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Refusals for Criminal Inadmissibility Reasons

What is Criminal Inadmissibility?

Criminal inadmissibility means that a person is not admissible in Canada. This means that he or she cannot enter or remain in Canada because of a criminal conviction.

Consequences of Criminal Inadmissibility

Entering Canada

Having a criminal record can make international travel and immigration a challenging endeavour. This is no less true in the context of Canadian immigration. For those applying to enter Canada on a temporary or permanent basis, having a criminal record can potentially result in criminal inadmissibility and consequently, an unsuccessful application. Essentially this means that the person with a criminal record would be barred from entering Canada.

Remaining in Canada

For individuals already in Canada with temporary or permanent resident status, being convicted of a crime in Canada can result in status revocation and removal from the country. If this occurs, the individual will be unable to return until the convictions have been removed from their record or a Temporary Resident Permit (TRP) is obtained. The latter is an application made to Immigration Canada in an effort to seek written authorization for temporary entry into Canada.

The Interplay between Immigration Law and Criminal Law

The Immigration and Refugee Protection Act (IRPA) is the legislation that governs immigration laws in Canada. The IRPA has established two levels of criminal convictions, both of which it defines by reference to the Criminal Code. The first level is termed “criminality” and the higher level is termed “serious criminality.” Both levels can lead to a person’s criminal inadmissibility.

Inadmissible based on Serious Criminality

Section 36(1) of the IRPA outlines the conditions that may cause a permanent resident or a foreign national to inadmissible to Canada on the grounds of serious criminality. Specifically, s.36(1) of the IRPA states as follows:

Section 36 (1) A permanent resident or a foreign national is inadmissible on grounds of serious criminality for:

(a) having been convicted in Canada of an offence under an Act of Parliament punishable by a maximum term of imprisonment of at least 10 years, OR of an offence under an Act of Parliament for which a term of imprisonment of more than six months has been imposed;

(b) having been convicted of an offence outside Canada that, if committed in Canada, would constitute an offence under an Act of Parliament punishable by a maximum term of imprisonment of at least 10 years; or

(c) committing an act outside Canada that is an offence in the place where it was committed and that, if committed in Canada, would constitute an offence under an Act of Parliament punishable by a maximum term of imprisonment of at least 10 years.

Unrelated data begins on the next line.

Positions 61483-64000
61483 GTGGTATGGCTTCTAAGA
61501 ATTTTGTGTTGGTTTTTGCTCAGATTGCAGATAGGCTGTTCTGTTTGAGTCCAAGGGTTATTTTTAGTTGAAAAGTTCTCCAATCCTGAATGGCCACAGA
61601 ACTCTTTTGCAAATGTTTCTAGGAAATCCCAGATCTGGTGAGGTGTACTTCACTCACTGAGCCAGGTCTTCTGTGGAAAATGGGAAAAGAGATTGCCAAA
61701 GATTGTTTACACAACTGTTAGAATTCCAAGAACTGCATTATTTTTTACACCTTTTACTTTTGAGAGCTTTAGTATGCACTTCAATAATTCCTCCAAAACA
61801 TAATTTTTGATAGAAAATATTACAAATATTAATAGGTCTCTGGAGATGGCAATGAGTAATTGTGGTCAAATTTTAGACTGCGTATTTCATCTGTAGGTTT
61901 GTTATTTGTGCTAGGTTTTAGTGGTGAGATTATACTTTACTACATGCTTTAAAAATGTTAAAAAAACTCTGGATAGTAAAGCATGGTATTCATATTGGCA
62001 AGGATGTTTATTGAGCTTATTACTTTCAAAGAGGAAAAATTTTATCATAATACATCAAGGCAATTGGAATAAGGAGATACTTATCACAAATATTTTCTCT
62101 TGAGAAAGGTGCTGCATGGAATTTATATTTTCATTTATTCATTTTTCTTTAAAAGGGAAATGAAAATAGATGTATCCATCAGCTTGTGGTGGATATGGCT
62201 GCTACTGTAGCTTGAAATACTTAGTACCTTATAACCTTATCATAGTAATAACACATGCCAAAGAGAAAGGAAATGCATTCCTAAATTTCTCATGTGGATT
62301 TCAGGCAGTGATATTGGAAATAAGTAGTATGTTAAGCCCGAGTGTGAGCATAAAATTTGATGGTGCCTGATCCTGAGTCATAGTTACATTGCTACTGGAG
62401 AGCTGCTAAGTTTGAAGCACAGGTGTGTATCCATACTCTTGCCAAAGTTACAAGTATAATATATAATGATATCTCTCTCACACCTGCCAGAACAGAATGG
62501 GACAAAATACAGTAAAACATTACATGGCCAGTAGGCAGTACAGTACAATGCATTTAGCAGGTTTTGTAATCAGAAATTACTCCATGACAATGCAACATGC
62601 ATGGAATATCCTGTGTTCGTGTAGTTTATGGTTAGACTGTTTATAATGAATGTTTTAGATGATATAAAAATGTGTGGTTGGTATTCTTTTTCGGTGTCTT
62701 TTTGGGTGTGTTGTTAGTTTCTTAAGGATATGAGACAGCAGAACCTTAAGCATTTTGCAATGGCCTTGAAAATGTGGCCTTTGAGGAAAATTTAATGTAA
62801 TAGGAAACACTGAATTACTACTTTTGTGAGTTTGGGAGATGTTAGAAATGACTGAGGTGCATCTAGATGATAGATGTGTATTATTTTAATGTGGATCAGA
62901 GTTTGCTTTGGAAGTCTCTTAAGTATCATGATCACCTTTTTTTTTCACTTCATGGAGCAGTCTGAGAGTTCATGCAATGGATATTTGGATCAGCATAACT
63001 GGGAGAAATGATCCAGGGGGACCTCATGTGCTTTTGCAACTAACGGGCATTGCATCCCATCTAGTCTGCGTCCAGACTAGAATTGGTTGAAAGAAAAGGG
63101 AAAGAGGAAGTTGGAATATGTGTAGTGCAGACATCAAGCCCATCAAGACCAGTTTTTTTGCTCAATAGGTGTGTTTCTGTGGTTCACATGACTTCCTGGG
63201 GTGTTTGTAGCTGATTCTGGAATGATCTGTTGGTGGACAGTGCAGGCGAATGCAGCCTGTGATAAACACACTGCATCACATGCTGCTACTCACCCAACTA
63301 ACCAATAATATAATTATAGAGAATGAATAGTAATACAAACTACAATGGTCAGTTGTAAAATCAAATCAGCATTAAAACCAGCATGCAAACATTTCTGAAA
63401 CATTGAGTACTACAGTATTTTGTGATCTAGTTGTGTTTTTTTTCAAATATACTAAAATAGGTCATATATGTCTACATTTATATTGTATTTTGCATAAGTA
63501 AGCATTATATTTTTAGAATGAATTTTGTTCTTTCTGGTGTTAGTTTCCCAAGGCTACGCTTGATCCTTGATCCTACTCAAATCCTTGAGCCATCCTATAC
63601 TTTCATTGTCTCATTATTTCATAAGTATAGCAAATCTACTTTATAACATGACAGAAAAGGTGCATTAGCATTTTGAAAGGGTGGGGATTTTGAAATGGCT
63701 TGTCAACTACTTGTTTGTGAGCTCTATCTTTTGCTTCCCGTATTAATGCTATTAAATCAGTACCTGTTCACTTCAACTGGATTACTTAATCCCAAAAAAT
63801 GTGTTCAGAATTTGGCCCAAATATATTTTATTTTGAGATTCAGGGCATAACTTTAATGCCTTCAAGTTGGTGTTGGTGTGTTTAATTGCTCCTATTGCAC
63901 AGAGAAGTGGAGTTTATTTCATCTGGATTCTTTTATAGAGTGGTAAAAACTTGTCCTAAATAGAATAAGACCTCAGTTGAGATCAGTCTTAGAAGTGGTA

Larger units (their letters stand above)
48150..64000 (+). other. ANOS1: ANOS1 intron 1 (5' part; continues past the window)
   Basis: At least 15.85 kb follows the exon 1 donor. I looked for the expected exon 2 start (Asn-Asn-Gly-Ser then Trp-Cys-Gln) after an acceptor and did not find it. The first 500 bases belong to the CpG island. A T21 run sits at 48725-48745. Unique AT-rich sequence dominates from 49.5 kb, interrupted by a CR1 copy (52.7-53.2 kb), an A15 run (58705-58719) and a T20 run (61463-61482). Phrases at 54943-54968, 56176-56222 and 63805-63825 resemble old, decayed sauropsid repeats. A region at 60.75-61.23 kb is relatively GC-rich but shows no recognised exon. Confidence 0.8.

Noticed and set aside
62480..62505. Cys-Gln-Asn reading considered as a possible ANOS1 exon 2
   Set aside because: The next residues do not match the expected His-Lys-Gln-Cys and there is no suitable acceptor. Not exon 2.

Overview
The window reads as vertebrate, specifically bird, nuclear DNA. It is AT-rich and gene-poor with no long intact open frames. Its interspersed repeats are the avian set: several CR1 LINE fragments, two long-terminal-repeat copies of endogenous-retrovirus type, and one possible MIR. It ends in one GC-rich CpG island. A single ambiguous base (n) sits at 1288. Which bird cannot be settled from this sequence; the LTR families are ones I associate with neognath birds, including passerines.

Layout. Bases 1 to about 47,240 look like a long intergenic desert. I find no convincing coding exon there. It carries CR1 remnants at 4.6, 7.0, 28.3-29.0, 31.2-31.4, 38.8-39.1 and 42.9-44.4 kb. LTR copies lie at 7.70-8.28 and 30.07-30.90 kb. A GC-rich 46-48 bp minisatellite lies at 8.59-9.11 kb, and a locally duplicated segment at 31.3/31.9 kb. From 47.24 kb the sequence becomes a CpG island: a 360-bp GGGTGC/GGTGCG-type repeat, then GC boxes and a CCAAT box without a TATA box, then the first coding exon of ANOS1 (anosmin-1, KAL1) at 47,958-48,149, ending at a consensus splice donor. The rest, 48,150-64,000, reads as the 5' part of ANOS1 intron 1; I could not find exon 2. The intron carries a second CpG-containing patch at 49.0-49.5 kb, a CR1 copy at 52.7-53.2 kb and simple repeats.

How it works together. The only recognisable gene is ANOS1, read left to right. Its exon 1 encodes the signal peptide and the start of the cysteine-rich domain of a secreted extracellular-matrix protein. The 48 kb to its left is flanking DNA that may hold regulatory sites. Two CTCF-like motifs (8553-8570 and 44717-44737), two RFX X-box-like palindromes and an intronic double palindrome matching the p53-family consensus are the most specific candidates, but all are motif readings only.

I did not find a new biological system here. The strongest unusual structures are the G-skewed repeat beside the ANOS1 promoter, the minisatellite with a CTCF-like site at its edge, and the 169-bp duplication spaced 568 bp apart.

A person can be considered criminally inadmissible to Canada on the basis of “serious criminality” if any one or a combination of the above applies to his or her case.

Inadmissible based on Criminality

Section 36 (2) A foreign national is inadmissible on grounds of criminality for

(a) having been convicted in Canada of an offence under an Act of Parliament punishable by way of indictment, or of two offences under any Act of Parliament not arising out of a single occurrence;

(b) having been convicted outside Canada of an offence that, if committed in Canada, would constitute an indictable offence under an Act of Parliament, or of two offences not arising out of a single occurrence that, if committed in Canada, would constitute offences under an Act of Parliament;

(c) committing an act outside Canada that is an offence in the place where it was committed and that, if committed in Canada, would constitute an indictable offence under an Act of Parliament; or

(d) committing, on entering Canada, an offence under an Act of Parliament prescribed by regulations

A person can be considered criminally inadmissible to Canada on the basis of “criminality” if any one or a combination of the above applies to his or her case. Our lawyers can help you overcome your criminal inadmissibility, which facilitates your entry into Canada.

Drinking and Driving Offences and the IRPA

As of December 18, 2018 new laws became in effect in Canada with respect to drinking and driving offences that has a serious impact on non-Canadian citizens; specifically, with respect to admissibility to Canada. Drinking and driving offences used to be classified as “criminality” under the IRPA. However, under the new laws, this offence is now classified as “serious criminality,” which therefore triggers harsh immigration consequences. These are either a deportation, a loss of immigration status and/or inadmissibility to Canada. If you are facing a similar situation, let the Aitken Robertson assist you with overcoming the challenges of inadmissibility.

Book Free 30-Minute Consultation

Book a free 30-minute consultation with our office to learn how our knowledgeable immigration lawyers can help you start a new chapter in Canada. This is an exciting time for you and the Aitken Robertson team would like to be a part of making that journey happen.

If you are looking to appeal a decision already made on your immigration case, then we will explain how we can advocate on your behalf to challenge the negative decision through the immigration appeal process.

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